Vietnam War - A Memoir - History

A Turning Point

by John Omicinski
Gannett News Service

WASHINGTON – Thirty years ago this week, events in Southeast Asia changed the U.S. presidency, the press, the public and the Pentagon in ways still reverberating.
On Jan. 30-31, 1968, North Vietnamese troops and their Viet Cong guerrilla allies in South Vietnam mounted a coordinated series of shock attacks on more than 30 supposedly safe cities – including the South’s capital, Saigon.

The Tet Offensive became a watershed news story, changing not only military realities but American politics, journalism and culture. It also came at the beginning of 1968 which, as it turned out, would be overloaded with tragic events.

Dr. Martin Luther King and Sen. Robert Kennedy were assassinated. Riots hit many American cities. After demonstrators overwhelmed their Chicago nominating convention, Democrats under Vice President Hubert Humphrey were badly split and narrowly lost the presidency to Richard Nixon.

There’s no doubt Tet was one of the biggest events in contemporary American history,” said Don Oberdorfer, a former Washington Post reporter whose 1971 book “Tet!” remains a central study of those era-changing weeks. “Within two months, the American body politic turned around on the war. And they were significantly influenced by events they saw on television.”

North Vietnamese leader Ho Chi Minh’s attackers timed the wave of assaults to catch U.S. and South Vietnamese troops off guard during the big Asian holiday, called Tet. Nonetheless, they suffered more than 58,000 deaths and suffered serious military setbacks in succeeding weeks.

U.S. troops lost 3,895 in the next 12 weeks, but the American press portrayed Tet as a severe loss for American and South Vietnamese troops. That happened partly because Gen. William Westmoreland and U.S. officials said, before Tet, that U.S. efforts had “turned a corner” in Vietnam.

Tet produced a famous quote from a still-unnamed (and perhaps non-existent) U.S. officer: “We had to destroy the village in order to save it.” And it produced the My Lai massacre, when some U.S. troops went haywire and executed unarmed Vietnamese villagers.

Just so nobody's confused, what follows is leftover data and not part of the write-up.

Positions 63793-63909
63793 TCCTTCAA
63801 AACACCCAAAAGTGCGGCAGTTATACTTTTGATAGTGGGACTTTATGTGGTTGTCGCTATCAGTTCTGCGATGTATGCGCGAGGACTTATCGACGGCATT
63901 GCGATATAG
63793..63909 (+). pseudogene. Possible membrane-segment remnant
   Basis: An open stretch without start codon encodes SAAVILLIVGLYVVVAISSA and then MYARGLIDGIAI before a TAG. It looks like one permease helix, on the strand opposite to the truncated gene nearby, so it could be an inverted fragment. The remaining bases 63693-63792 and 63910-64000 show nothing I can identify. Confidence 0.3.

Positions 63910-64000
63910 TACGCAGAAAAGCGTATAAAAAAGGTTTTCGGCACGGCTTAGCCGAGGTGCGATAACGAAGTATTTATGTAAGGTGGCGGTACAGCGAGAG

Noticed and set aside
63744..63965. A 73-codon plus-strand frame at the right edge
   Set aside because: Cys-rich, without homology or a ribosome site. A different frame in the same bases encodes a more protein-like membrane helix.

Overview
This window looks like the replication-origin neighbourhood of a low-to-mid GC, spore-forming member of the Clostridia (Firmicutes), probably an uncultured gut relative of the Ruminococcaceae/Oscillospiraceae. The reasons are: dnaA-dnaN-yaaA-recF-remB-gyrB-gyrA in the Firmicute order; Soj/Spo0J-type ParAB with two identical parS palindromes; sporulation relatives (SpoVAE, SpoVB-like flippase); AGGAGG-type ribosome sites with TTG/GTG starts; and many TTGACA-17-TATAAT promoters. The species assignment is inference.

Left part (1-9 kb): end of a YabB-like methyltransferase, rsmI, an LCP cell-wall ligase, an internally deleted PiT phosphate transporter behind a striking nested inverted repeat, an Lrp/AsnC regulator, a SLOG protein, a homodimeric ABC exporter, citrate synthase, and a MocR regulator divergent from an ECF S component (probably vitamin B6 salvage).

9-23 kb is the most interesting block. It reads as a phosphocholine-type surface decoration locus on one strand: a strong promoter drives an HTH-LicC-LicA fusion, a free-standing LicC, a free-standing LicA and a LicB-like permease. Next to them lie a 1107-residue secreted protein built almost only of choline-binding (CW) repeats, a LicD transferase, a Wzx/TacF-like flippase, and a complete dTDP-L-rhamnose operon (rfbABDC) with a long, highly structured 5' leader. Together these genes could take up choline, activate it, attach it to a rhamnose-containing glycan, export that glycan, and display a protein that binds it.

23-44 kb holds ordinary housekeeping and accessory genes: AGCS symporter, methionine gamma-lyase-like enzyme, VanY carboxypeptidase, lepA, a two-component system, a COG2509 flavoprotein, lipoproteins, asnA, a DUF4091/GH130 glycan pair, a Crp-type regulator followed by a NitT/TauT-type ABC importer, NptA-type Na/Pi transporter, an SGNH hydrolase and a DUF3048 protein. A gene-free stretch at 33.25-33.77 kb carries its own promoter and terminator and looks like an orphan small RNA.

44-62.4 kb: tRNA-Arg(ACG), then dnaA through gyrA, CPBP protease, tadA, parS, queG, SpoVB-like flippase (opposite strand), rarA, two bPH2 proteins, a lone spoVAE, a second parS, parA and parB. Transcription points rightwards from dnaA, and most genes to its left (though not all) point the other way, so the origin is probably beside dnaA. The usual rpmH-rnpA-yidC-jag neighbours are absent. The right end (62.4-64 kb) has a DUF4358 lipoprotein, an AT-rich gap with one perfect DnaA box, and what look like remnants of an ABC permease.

Perhaps most famously, it produced Associated Press photographer Eddie Adams’s Pulitzer Prize-winning photo of South Vietnam’s national police chief, Brig. Gen. Nguyen Ngoc Loan, executing a Viet Cong officer on the streets of Saigon with a pistol shot to his head.

In graphic television footage and newspaper photos, Americans saw images of Viet Cong guerrillas breaching the U.S. Embassy compound in Saigon and two Marines dragging a wounded and bloodied buddy from fighting in Hue.

News film from the battlefields was by 1968 transmitted from Tokyo via satellite. Often, the unedited film went straight onto the airwaves for the evening news in jumbled, unexplained minutes that gave the war an even more chaotic look. Within days of the Tet attacks, American campuses were in an uproar. Within weeks, many average Americans suddenly turned against the war.

And within two months, after dove Eugene McCarthy made a strong showing in the March 12 New Hampshire Democratic presidential primary, President Johnson shocked the nation by taking himself out of the 1968 race.

Johnson’s withdrawal came as a complete surprise and shock to a nation still reeling from the unexpected events in Vietnam.

Regarded as a watershed, too, was press icon Walter Cronkite’s Feb. 27, 1968, broadcast saying the war was “mired in stalemate” and the “only rational way out then will be to negotiate, not as victors, but as honorable people . . . “

Cronkite’s shift into the opposition camp – followed in short order by the editors and opinion-makers at Time and Life magazines – made it acceptable and almost fashionable for journalists to oppose the war.

“For the first time in modern history,” wrote Robert Elegant of the Los Angeles Times, “the outcome of a war was determined not on the battlefield but on the printed page and, above all, on the television screen.”